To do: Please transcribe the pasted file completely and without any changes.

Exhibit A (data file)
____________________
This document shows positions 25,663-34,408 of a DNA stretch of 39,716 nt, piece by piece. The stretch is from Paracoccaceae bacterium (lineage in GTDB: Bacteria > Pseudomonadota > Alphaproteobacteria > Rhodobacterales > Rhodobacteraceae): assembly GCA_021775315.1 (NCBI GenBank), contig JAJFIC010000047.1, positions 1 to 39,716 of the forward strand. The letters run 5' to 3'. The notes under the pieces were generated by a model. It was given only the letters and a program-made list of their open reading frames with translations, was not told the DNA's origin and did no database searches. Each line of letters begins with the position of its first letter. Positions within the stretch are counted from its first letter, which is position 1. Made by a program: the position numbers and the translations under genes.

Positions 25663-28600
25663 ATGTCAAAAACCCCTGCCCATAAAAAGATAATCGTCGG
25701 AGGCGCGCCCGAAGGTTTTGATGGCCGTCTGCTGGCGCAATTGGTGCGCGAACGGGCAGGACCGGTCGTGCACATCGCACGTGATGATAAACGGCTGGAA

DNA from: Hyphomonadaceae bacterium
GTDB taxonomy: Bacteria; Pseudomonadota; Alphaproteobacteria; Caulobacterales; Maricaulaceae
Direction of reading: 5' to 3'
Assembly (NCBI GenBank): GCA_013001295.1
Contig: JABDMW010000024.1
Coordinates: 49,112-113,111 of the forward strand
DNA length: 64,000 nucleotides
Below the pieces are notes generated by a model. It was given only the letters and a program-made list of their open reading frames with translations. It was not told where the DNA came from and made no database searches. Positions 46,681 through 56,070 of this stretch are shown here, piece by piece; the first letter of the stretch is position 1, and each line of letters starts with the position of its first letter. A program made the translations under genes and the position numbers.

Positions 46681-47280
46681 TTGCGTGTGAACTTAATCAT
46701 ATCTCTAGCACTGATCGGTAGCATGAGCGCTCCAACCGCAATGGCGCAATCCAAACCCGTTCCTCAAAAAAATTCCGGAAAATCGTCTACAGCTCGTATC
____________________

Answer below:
This document shows positions 25,663-34,408 of a DNA stretch of 39,716 nt, piece by piece. The stretch is from Paracoccaceae bacterium (lineage in GTDB: Bacteria > Pseudomonadota > Alphaproteobacteria > Rhodobacterales > Rhodobacteraceae): assembly GCA_021775315.1 (NCBI GenBank), contig JAJFIC010000047.1, positions 1 to 39,716 of the forward strand. The letters run 5' to 3'. The notes under the pieces were generated by a model. It was given only the letters and a program-made list of their open reading frames with translations, was not told the DNA's origin and did no database searches. Each line of letters begins with the position of its first letter. Positions within the stretch are counted from its first letter, which is position 1. Made by a program: the position numbers and the translations under genes.

Positions 25663-28600
25663 ATGTCAAAAACCCCTGCCCATAAAAAGATAATCGTCGG
25701 AGGCGCGCCCGAAGGTTTTGATGGCCGTCTGCTGGCGCAATTGGTGCGCGAACGGGCAGGACCGGTCGTGCACATCGCACGTGATGATAAACGGCTGGAA

DNA from: Hyphomonadaceae bacterium
GTDB taxonomy: Bacteria; Pseudomonadota; Alphaproteobacteria; Caulobacterales; Maricaulaceae
Direction of reading: 5' to 3'
Assembly (NCBI GenBank): GCA_013001295.1
Contig: JABDMW010000024.1
Coordinates: 49,112-113,111 of the forward strand
DNA length: 64,000 nucleotides
Below the pieces are notes generated by a model. It was given only the letters and a program-made list of their open reading frames with translations. It was not told where the DNA came from and made no database searches. Positions 46,681 through 56,070 of this stretch are shown here, piece by piece; the first letter of the stretch is position 1, and each line of letters starts with the position of its first letter. A program made the translations under genes and the position numbers.

Positions 46681-47280
46681 TTGCGTGTGAACTTAATCAT
46701 ATCTCTAGCACTGATCGGTAGCATGAGCGCTCCAACCGCAATGGCGCAATCCAAACCCGTTCCTCAAAAAAATTCCGGAAAATCGTCTACAGCTCGTATC